Four quarterbacks rotated in and out of the spring game, which was a controlled scrimmage that featured the offense against the defense rather than a divided roster matched in a more traditional game. Robinette went first. Then came Johnny McCrary, Wade Freebeck and — finally — Shawn Stankavage, the only one of the four who did not start at least one game last season.
Generally speaking, it was a rough day for the offense. The quarterbacks combined to throw five interceptions and their receivers dropped at least that many passes. The defense recorded seven sacks, three by sophomore safety Emmanuel Smith, and had eight tackles for loss.
A look at how Vanderbilt’s four quarterbacks did in Saturday’s annual Black and Gold Spring Game:
Patton Robinette: 6-12, 65 yards, 0 TDs, 1 INT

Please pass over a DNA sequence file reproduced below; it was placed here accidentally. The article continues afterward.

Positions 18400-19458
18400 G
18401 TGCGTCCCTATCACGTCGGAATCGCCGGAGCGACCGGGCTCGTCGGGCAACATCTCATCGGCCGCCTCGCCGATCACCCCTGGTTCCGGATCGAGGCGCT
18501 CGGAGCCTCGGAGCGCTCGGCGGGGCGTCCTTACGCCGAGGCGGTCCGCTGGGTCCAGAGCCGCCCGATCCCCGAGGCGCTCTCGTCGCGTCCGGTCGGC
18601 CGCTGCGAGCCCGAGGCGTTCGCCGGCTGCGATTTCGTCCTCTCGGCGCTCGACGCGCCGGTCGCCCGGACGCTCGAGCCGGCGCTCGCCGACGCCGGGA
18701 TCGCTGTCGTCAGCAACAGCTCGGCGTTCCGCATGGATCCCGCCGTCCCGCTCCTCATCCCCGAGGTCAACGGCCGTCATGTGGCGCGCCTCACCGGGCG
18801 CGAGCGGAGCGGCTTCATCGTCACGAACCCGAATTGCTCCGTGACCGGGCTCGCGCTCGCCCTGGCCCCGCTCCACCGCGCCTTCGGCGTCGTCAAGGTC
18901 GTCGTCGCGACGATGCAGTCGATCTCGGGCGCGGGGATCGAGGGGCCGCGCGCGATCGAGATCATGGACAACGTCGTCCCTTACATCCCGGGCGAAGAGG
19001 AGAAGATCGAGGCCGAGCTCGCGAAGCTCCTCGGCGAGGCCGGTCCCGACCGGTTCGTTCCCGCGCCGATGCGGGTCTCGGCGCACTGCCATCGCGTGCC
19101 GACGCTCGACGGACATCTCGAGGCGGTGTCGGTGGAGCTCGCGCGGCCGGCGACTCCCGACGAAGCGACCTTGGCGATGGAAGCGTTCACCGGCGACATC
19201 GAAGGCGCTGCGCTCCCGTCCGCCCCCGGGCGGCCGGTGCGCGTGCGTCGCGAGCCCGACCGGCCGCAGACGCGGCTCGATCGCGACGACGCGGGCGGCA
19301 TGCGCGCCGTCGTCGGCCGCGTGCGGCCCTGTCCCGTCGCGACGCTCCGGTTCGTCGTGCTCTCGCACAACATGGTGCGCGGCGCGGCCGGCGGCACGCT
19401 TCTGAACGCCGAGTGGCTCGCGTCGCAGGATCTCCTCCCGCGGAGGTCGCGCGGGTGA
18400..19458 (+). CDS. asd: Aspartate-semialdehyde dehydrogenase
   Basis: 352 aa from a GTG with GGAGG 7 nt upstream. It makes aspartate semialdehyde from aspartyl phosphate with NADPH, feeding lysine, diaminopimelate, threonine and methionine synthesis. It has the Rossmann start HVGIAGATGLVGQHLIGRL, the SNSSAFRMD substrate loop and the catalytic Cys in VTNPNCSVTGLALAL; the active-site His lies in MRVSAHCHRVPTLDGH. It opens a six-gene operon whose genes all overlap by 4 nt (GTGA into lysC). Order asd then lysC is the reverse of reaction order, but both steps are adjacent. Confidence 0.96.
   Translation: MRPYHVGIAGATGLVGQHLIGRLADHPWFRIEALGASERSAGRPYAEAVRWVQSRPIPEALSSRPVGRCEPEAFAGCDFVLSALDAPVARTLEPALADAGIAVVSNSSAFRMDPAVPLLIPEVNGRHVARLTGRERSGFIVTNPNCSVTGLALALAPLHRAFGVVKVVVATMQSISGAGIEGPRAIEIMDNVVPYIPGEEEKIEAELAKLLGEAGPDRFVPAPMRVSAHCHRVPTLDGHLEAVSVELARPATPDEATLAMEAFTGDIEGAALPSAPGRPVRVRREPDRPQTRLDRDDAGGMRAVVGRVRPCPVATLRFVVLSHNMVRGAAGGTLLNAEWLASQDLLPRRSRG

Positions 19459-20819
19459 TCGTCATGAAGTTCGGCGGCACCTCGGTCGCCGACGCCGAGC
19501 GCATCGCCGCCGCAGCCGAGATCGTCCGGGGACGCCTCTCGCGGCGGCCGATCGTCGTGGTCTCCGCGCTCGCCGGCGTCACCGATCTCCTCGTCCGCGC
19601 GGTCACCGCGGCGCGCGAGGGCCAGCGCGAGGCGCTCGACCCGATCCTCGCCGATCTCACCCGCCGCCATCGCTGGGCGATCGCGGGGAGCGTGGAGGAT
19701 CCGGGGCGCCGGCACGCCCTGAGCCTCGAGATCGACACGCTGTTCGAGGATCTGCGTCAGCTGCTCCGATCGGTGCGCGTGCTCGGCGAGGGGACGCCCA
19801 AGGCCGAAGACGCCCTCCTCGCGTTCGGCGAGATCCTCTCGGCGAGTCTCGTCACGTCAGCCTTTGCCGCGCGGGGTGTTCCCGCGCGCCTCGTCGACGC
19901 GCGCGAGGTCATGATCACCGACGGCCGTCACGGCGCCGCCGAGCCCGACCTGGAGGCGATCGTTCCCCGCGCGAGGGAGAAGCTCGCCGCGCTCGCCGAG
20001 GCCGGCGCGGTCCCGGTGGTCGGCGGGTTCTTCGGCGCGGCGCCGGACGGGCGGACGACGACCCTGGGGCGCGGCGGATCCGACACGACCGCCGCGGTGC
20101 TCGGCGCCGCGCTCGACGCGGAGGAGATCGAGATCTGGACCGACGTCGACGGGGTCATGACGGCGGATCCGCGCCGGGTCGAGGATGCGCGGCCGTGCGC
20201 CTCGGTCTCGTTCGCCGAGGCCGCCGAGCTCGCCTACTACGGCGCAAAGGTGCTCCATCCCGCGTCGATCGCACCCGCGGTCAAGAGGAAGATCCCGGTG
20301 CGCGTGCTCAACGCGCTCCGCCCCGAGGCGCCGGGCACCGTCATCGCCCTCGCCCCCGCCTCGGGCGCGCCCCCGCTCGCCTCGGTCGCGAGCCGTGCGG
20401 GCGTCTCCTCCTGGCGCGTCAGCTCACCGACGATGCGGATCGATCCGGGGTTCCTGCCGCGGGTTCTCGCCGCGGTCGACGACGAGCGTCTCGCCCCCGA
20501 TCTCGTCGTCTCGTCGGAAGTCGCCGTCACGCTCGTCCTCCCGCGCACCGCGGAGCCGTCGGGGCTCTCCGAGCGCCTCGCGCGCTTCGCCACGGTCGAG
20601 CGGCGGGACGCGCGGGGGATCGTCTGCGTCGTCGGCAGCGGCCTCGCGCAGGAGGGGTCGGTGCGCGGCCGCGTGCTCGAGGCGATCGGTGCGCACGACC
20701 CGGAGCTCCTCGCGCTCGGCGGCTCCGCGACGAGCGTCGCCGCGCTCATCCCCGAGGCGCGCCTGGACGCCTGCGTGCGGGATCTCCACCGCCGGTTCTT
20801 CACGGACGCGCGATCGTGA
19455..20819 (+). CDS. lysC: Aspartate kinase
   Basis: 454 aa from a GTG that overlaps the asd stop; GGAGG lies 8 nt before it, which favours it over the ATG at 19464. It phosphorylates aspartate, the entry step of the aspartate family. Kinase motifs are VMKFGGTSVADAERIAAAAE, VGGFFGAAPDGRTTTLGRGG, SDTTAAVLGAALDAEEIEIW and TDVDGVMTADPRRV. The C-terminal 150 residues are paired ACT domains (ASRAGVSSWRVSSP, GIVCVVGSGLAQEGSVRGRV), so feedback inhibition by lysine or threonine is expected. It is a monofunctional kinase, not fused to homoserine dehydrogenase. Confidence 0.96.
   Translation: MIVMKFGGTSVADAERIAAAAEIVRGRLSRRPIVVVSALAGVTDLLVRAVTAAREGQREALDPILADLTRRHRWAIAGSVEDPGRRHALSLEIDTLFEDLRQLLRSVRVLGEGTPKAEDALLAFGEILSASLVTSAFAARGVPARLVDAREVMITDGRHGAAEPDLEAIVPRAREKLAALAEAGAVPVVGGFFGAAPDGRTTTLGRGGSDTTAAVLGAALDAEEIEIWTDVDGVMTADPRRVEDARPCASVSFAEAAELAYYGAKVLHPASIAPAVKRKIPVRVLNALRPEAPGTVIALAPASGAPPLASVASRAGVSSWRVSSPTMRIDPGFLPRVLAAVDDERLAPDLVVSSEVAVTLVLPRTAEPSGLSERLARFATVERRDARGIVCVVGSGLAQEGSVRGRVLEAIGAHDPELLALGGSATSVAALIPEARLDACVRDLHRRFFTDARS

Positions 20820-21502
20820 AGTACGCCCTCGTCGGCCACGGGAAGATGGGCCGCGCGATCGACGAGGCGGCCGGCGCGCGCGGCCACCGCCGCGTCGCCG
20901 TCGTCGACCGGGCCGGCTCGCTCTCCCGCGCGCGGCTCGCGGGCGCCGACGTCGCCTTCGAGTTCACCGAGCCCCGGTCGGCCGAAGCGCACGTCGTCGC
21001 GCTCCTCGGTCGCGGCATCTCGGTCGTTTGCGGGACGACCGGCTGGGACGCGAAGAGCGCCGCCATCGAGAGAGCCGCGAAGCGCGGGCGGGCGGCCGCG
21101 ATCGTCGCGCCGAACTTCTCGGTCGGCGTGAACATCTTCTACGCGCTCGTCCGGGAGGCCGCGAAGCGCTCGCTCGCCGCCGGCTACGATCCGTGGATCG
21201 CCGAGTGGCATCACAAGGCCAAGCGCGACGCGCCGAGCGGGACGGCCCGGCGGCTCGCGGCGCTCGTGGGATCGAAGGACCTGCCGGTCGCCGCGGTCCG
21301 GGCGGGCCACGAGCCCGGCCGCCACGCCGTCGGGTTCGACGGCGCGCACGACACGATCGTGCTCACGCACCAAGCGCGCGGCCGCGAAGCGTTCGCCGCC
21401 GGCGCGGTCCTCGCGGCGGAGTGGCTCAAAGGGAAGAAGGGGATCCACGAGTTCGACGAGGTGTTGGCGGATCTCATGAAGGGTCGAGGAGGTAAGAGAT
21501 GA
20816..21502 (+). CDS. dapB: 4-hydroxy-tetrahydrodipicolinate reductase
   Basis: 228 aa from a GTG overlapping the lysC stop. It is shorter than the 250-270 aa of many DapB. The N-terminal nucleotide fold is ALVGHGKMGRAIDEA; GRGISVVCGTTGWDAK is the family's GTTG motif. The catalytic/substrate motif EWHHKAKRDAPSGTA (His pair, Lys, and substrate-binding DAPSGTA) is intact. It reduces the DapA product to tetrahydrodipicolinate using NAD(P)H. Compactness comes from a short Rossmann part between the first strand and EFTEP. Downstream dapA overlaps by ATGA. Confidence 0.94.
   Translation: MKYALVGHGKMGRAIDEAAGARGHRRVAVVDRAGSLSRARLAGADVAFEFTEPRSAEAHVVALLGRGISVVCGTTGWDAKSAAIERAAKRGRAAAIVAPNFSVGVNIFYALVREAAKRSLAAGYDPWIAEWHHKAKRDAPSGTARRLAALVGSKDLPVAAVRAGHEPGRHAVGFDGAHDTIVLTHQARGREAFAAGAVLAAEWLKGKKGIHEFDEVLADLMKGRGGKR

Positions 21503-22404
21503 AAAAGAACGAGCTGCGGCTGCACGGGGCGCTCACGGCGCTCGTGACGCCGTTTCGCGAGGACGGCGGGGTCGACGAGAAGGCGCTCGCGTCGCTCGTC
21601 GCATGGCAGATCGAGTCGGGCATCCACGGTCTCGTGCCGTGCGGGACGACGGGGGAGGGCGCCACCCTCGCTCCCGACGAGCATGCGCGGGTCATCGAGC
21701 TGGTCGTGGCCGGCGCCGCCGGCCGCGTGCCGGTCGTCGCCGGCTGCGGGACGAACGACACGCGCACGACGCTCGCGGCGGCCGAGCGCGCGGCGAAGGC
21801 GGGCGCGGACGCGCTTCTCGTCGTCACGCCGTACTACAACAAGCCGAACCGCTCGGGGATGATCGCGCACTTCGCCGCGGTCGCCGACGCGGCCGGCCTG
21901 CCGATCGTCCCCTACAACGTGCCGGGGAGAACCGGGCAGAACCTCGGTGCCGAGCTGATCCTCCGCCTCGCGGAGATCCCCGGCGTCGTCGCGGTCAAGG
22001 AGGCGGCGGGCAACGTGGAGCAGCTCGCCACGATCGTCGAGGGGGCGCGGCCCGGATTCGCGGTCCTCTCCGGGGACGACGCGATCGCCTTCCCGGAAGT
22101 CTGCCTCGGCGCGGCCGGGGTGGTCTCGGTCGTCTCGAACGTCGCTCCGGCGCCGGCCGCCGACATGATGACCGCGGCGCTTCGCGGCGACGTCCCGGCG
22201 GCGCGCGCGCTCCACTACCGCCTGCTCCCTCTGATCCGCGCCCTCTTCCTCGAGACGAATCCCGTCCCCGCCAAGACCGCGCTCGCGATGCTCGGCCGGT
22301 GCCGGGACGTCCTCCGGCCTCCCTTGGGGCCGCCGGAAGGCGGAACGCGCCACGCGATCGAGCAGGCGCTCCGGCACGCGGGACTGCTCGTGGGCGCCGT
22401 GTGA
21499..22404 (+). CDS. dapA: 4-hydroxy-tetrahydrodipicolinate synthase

Johnny McCrary: 2-7, 11 yards, 0 TDs, 2 INTs
Wade Freebeck: 4-11, 58 yards, 0 TDs, 2 INTs
Shawn Stankavage: 7-11, 55 yards,) TDs, 0 INTs
None of the four led a touchdown drive. In fact, the only time the offense scored was after Robinette’s interception, which linebacker Stephen Weatherly returned to the 2-yard line. Coaches gave the offense the ball at that spot — and it took three plays before running back Ralph Webb ran it in from the 1-yard line.
“Our guys got to make plays for our quarterbacks,” Mason said. “I think our quarterbacks made some good throws, but we've got to make plays for our guys so it's hard to evaluate. I've seen guys making plays for their quarterbacks all spring and today was one of those days when we just couldn't find our rhythm.
“There is no frontrunner.”
There was one at the front of the line Saturday, though. To hear Robinette tell it, that’s the same as being the one “at the top.”